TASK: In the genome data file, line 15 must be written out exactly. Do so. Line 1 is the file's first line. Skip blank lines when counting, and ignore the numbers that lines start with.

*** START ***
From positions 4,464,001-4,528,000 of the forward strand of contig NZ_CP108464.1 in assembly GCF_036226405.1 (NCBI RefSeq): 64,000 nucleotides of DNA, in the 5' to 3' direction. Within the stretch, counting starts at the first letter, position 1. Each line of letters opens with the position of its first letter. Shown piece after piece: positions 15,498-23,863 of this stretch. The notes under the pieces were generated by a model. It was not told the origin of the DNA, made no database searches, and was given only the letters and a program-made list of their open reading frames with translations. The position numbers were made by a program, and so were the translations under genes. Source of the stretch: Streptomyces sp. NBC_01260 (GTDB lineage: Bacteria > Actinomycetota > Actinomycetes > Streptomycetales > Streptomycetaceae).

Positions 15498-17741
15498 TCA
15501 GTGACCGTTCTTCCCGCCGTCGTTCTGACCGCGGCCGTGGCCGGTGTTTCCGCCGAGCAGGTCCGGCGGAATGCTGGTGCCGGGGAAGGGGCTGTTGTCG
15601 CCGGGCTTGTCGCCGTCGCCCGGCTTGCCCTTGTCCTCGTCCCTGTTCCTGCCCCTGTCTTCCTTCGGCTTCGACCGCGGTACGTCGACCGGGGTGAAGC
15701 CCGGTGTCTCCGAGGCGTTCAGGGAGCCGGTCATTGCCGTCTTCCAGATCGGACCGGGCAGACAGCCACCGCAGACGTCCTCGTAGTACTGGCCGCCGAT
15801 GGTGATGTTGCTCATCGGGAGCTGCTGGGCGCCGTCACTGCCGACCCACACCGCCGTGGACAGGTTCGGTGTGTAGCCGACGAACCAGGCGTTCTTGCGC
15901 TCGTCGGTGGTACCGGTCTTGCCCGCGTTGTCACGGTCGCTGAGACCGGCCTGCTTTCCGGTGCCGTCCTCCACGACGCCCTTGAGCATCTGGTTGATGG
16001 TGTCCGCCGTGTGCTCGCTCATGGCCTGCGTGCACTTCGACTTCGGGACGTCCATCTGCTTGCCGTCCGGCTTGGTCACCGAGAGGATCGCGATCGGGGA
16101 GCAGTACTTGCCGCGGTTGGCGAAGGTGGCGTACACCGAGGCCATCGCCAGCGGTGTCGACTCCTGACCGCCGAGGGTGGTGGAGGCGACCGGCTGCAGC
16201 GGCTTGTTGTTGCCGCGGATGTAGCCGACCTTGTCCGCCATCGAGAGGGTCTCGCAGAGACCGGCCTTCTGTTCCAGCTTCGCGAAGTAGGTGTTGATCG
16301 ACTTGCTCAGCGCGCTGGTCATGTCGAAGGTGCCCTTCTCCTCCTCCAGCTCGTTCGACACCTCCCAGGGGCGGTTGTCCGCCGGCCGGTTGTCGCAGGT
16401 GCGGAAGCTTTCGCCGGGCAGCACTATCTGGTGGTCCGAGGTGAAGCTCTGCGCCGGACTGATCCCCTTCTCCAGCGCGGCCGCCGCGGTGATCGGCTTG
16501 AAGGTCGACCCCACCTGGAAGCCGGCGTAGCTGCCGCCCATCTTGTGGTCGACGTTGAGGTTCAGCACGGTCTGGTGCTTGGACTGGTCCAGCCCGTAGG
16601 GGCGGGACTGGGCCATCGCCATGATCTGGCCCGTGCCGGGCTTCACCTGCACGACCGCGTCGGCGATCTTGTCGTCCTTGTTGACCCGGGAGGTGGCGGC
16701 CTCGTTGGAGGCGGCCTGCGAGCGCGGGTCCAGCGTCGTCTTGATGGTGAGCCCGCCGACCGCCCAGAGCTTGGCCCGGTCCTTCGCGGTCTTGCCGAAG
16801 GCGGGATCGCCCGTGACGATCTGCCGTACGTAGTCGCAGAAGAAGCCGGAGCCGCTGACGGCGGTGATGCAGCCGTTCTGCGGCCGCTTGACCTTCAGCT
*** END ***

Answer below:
16601 GGCGGGACTGGGCCATCGCCATGATCTGGCCCGTGCCGGGCTTCACCTGCACGACCGCGTCGGCGATCTTGTCGTCCTTGTTGACCCGGGAGGTGGCGGC